As mentioned by Dr. Paichadze, low and middle income countries like China, Viet Nam, India, and Egypt show a very rapid projected growth in consumption of such products by 2030 which is particularly detrimental to the health of those already suffering from one or multiple NCDs. On the other hand, less growth is projected in high income countries.

 The risk of such products is particularly increased in the past few months. With people across the globe home bound with the pandemic, tobacco, and alcohol industry, corporations selling unhealthy food products, have begun to capitalize on the current scenario by philanthropic actions. In the name of so-called donations and funding for healthcare workers and the health industry, such brands have witnessed a growth in the sale of their products. These corporations are least bothered by the health of the people. For instance, Cadbury India, owned by Mondelez International Inc. has started selling chocolates with a wrapper that says ‘Thank you’ in all local languages as a note of gratitude for the relentless efforts of healthcare workers. In reality, such philanthropic efforts are just a way of increasing revenue and profits.


The report ‘Signaling Virtue, Promoting Harm: Unhealthy commodity industries and COVID-19’ by NCD Alliance was an eye opener. The way food and beverage industries, gaming industries, junk food chains, and formula milk companies are targeting the people, especially during such unprecedented times is shocking. Whether it is McDonald’s offering free thank you meals to frontline workers in exchange for a selfie or Red Bull Australia providing free energy drinks for health workers or subway Canada offering a free facemask with the purchase of two sandwiches, these big brands are taking advantage of the current situation to sell their products or improve their image. Other brands such as Krispy Kreme and Burger King are not far behind. Either through free products or through funding, these brands are gaining financial leverage which will help them promote unhealthy products not just now but for the years to come as well.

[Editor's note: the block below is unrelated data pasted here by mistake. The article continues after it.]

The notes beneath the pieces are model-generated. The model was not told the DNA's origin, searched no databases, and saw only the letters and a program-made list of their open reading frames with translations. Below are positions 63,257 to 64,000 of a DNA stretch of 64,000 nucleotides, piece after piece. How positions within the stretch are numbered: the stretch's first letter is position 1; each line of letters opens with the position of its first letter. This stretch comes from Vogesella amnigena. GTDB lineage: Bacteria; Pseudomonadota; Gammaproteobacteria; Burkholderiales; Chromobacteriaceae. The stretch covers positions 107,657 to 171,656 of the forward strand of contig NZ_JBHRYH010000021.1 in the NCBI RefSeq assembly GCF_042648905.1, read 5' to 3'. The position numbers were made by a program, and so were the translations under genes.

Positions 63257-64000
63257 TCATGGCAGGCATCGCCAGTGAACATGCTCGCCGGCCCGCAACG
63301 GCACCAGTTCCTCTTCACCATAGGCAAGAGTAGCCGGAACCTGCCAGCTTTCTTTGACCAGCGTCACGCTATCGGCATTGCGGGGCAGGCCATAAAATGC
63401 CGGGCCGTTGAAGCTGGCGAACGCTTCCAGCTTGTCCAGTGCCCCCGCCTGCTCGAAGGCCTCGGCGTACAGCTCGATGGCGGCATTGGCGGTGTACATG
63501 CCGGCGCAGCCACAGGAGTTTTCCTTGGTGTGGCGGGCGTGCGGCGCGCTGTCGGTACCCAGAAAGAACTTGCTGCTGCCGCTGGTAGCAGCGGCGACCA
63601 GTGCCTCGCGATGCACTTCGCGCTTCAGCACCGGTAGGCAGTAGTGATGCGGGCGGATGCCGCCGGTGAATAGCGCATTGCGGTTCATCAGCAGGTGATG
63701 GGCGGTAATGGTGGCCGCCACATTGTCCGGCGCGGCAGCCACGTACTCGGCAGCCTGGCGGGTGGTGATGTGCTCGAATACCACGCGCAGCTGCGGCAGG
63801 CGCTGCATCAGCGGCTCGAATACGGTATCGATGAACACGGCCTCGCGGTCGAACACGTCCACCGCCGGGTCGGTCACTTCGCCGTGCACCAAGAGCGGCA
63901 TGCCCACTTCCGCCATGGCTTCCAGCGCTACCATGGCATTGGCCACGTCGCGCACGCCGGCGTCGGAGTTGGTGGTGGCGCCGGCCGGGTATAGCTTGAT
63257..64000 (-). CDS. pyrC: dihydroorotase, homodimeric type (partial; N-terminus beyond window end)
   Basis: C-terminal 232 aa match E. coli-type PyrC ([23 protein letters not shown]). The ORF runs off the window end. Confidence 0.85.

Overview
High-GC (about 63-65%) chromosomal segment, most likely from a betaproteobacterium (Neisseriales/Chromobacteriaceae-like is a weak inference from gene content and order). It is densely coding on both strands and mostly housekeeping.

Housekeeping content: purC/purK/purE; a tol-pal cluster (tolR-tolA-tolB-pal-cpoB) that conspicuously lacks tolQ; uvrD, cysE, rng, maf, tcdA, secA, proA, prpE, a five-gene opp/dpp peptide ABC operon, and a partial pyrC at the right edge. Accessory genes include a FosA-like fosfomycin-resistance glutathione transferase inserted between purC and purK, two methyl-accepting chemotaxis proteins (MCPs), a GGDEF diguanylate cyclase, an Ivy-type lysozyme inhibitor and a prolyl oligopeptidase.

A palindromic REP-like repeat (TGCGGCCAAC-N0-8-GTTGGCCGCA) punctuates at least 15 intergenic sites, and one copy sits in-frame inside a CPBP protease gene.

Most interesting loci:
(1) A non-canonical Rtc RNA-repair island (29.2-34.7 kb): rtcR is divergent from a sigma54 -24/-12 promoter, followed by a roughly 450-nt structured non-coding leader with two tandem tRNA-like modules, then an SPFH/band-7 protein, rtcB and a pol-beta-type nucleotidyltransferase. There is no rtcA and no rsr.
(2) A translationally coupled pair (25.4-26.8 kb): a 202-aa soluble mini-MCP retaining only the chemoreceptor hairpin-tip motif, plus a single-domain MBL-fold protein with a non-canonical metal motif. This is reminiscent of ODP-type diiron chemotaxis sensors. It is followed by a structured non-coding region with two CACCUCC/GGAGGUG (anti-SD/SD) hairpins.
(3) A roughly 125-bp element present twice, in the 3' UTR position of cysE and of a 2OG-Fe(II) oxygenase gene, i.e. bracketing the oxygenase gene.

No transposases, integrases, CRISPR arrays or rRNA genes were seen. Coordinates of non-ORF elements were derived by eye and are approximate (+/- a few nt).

An important point to remember here is the fact that people with NCDs are more likely to be infected by the COVID-19 virus and succumb to it. Promotion of burgers and fries and energy drinks, which are full of trans fat and sugar is only increasing the NCD crisis. Understanding CDoH is an important first step in designing interventions particularly suited to prevent and control NCDs. As explained by Dr. Freudenberg in Global Health Promotion journal, understanding how CDoH function and interact with each other is critical to better identify vulnerable population groups. . Years and years of efforts by the community and public health workers is at stake during such tough times. What we require urgently is a wake-up call. People need to realize how such brands are capitalizing on their emotions.




  • jshah13

    You make some great points about CDoH! I agree with you that this pandemic has served as a “wake up call” for each individual, especially for global health advocates to reform their strategies and approaches. Also liked the article issued in “The Irish Times.”

  • sarah

    Very informative and much need during these tough times

  • ktroka1

    You bring some great points. Thank you for sharing the article from Global Health Promotion Journal